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Alternative Names Return to topLupoid hepatitis
Definition Return to top
Autoimmune hepatitis is inflammation of the liver that occurs when immune cells mistake the liver's normal cells for harmful invaders and attack them.
Causes Return to top
This disease is associated with other autoimmune diseases, including:
Autoimmune hepatitis sometimes occurs in relatives of people with autoimmune diseases, which suggests that there is a genetic cause.
This disease is most common in young girls and women.
Symptoms Return to top
Other symptoms that may occur with this disease include absence of menstruation (amenorrhea).
Exams and Tests Return to top
Tests associated with autoimmune hepatitis:
Treatment Return to top
Prednisone or other corticosteroid medications help reduce the inflammation. Azathioprine and mercaptopurine are drugs used to treat other autoimmune disorders. They have been shown to help patients with autoimmune hepatitis, as well.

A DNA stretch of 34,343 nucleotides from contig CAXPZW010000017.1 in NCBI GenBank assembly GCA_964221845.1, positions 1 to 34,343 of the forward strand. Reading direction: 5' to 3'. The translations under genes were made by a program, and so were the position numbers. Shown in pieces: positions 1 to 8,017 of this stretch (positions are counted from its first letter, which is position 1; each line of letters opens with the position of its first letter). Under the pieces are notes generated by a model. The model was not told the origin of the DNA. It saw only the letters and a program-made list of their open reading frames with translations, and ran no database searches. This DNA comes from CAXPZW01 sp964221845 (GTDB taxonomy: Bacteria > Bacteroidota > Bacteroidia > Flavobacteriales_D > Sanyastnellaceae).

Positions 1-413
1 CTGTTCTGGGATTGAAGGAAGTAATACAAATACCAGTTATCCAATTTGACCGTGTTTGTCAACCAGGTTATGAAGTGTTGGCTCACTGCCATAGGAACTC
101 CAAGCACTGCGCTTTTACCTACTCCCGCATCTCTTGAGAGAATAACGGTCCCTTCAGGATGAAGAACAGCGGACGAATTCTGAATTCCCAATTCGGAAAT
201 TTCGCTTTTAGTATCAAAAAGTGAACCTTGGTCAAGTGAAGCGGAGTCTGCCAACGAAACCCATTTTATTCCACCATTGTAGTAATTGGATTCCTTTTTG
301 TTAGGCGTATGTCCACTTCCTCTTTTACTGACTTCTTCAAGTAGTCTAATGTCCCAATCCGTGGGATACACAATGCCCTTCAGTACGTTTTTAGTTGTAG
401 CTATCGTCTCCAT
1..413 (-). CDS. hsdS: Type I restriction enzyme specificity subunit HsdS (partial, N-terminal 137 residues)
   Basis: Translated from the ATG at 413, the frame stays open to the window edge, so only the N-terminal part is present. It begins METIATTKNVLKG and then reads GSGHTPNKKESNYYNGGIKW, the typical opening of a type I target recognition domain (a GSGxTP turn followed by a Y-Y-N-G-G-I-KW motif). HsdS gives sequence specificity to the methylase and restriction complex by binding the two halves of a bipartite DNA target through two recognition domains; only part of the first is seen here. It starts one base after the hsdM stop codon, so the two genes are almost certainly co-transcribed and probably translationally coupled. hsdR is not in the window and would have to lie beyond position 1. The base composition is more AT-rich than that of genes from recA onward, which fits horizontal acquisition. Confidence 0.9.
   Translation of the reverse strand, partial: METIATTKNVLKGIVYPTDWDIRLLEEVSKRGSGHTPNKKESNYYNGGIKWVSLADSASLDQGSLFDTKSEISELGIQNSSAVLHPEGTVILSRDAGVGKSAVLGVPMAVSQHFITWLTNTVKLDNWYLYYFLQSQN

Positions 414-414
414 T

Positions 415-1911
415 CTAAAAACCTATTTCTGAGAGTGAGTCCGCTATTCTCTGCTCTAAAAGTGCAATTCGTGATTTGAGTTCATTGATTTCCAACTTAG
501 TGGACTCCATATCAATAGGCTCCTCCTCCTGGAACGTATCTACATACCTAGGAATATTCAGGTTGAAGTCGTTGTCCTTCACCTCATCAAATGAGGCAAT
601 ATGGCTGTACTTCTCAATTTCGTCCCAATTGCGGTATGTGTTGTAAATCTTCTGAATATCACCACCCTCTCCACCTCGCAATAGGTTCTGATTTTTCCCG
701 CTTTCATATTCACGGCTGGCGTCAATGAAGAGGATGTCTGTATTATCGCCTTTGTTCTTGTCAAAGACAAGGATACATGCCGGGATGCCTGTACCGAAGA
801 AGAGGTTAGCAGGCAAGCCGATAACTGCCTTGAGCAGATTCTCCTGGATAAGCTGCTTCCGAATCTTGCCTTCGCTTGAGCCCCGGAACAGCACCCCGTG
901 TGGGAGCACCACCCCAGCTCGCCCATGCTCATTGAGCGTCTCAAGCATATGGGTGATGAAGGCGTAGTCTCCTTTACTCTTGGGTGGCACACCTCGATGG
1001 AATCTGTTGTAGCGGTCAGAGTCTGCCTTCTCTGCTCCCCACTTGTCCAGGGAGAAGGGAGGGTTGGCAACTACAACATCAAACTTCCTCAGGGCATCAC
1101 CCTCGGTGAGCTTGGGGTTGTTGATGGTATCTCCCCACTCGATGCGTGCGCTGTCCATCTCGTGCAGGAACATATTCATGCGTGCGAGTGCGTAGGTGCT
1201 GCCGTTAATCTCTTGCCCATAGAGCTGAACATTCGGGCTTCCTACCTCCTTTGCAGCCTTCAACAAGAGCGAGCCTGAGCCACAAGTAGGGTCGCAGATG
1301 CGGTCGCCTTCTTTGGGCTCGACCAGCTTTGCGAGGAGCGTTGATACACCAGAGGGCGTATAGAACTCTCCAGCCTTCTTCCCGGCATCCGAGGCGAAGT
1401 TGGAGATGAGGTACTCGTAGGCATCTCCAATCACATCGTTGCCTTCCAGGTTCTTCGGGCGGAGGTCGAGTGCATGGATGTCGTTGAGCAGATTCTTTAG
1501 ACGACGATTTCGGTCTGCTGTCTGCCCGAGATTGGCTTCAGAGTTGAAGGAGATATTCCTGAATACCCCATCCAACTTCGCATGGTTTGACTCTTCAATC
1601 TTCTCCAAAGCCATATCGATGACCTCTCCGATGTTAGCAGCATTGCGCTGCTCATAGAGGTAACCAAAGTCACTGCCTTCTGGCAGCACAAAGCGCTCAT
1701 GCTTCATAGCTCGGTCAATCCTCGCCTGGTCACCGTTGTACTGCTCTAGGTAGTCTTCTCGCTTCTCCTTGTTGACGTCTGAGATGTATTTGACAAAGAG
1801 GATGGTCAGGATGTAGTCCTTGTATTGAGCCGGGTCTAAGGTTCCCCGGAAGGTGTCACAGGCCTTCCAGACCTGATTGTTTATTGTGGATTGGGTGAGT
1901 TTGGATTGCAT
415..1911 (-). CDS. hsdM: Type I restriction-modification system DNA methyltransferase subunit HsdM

Some patients may receive a liver transplant.
Outlook (Prognosis) Return to top
The outcome varies. Corticosteroid therapy may slow the disease progression. However, autoimmune hepatitis may worsen to cirrhosis and require a liver transplant.
Possible Complications Return to top
When to Contact a Medical Professional Return to top
Call your health care provider if you notice symptoms of autoimmune hepatitis.
Prevention Return to top
Autoimmune hepatitis is usually not preventable. Awareness of risk factors may allow early detection and treatment.
References Return to topLuxon BA. Diagnosis and treatment of autoimmune hepatitis. Gastroenterology Clinics. June 2008;37. Update Date: 2/21/2009 Updated by: George F. Longstreth, MD, Department of Gastroenterology, Kaiser Permanente Medical Care Program, San Diego, CA. Also reviewed by David Zieve, MD, MHA, Medical Director, A.D.A.M., Inc.